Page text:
New York Redistricting: Big Apple, Small Changes

by Jacob Rubashkin March 1, 2024 · 3:24 PM EST

After two years of legal challenges, a torpedoed judicial nomination, an electoral wipeout, and a flurry of legislative activity, New York finally has a congressional map in place for the rest of the decade.

Democratic Gov. Kathy Hochul signed the Empire State’s new congressional map into law this week, capping off a saga that began when the state’s high court tossed out a Democratic-drawn gerrymander in 2022 and crescendoed later that year when Republicans flipped four House seats using a map drawn by a court-appointed special master.

The map Democrats ultimately passed is a far cry from the gerrymander that the state legislature attempted in early 2022, and in fact differs only slightly in partisanship from the special master’s map used last cycle — an outcome that surprised many observers, given the drama surrounding the legal challenges Democrats used to get another chance to draw the lines.

Some Democratic strategists in Washington, DC and New York had hoped that state legislators would more forcefully target as many as seven Republican-held seats with the new map, perhaps as a counterbalance to an aggressive Republican gerrymander in North Carolina that will net the GOP up to 4 seats. But those hopes went largely unfulfilled, with one exception.

The new map remains highly competitive for both parties, with seven seats beginning on the battlefield. Given the limited changes in district-level partisanship, Inside Elections is shifting just one race in Democrats’ favor.

New York’s 22nd District. GOP Rep. Brandon Williams of Syracuse was already one of the most vulnerable House Republicans in the country, and his district was the most affected of any in the delegation, shifting from one that would have voted for Joe Biden in 2020 by 7 points, 52-45 percent, to one Biden would have carried by 11 points, 54-43 percent.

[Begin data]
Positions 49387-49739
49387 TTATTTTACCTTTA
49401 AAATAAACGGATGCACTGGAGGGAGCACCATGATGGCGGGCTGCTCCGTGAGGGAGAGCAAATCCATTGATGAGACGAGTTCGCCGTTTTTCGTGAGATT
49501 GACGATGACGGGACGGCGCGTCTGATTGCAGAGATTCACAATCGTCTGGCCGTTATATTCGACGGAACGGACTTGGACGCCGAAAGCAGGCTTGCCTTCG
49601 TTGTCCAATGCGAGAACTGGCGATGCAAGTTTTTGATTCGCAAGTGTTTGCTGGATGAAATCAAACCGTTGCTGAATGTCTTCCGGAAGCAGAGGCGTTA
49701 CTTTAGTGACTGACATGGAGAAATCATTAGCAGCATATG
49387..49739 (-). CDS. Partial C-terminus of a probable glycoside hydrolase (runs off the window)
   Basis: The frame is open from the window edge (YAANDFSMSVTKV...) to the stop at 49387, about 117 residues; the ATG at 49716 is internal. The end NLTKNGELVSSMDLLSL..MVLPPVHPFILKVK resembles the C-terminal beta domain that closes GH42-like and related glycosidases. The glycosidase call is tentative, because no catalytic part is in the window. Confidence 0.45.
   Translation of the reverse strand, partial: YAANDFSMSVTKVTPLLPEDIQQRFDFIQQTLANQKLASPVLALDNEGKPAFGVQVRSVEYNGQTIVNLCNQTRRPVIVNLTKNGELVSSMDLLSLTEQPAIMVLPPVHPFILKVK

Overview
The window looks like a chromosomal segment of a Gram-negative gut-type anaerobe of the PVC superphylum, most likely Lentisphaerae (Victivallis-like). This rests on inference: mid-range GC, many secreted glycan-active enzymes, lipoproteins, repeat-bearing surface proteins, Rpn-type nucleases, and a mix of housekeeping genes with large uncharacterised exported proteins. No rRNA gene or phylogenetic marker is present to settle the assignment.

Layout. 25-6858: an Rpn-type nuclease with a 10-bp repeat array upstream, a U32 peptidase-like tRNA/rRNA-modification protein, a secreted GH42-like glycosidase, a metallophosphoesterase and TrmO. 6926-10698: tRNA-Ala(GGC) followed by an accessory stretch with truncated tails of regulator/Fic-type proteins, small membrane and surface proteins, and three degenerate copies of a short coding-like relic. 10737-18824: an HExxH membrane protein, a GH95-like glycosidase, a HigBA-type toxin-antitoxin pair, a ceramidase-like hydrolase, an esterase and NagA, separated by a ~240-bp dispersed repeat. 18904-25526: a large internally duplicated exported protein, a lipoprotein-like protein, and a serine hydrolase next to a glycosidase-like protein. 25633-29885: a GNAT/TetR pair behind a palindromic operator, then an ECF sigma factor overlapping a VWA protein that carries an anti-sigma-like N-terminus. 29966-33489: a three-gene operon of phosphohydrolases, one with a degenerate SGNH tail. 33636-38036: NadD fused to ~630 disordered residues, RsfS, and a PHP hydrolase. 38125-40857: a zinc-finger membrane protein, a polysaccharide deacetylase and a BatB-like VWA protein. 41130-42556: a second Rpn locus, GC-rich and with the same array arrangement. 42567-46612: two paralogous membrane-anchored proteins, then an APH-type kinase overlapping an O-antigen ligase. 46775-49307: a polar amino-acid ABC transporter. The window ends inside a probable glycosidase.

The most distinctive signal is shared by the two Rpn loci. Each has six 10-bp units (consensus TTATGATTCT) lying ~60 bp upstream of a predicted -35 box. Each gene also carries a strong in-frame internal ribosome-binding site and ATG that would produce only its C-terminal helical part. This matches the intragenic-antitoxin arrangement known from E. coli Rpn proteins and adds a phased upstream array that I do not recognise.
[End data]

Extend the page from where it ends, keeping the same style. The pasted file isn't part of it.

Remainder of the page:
Williams won a narrow victory in 2022, running 4 points behind the top of the ticket, and is not seen as savvy a campaigner as 4th District Rep. Anthony D’Esposito or 17th District Rep. Mike Lawler, the two Republicans who represent more Republican districts. He’s broken with his party on fewer occasions than other New York Republicans, and has some personal baggage as well. Democrats are sorting through a primary but either one of their candidates, DeWitt Town Councilor Sarah Klee Hood or state Sen. John Mannion, would be formidable. Move from Toss-up to Tilt Democratic.

Elsewhere, the mapmakers made minor changes that could still affect outcomes this year. 

New York’s 1st District. Republican Nick LaLota’s Long Island district sits on the periphery of the battlefield. The new map turns it from a seat Biden would have carried by 0.7 points to one Trump would have carried by 1.2 points. That makes things slightly more difficult for Democrats, who haven’t avoided a primary here between 2020 nominee/chemistry professor Nancy Goroff and former CNN anchor John Avlon, but isn’t enough to merit a ratings change yet. Lean Republican.

New York’s 3rd District. Democrat Tom Suozzi is fresh off of his special election victory in this Nassau and Queens seat, and the state legislature shored up his position in this new map. The new 3rd would have voted for Biden by 11 points, up from 8 points under the old lines. That’s a boost to Suozzi, but the special means this race is getting off to a later start than some of the other contests in New York, so we’re keeping this race at Lean Democratic for now.

New York’s 16th District. While this district won’t be competitive in the general election, it’s playing host to one of the most competitive Democratic primaries this cycle. Progressive Rep. Jamaal Bowman is facing a well-funded challenge from Westchester County Executive George Latimer, who has support from AIPAC and affiliated organizations. There was some speculation that the legislature might place more of the Bronx back into the 16th District, which would have benefitted Bowman, but instead the seat remained dominated by Westchester. Solid Democratic.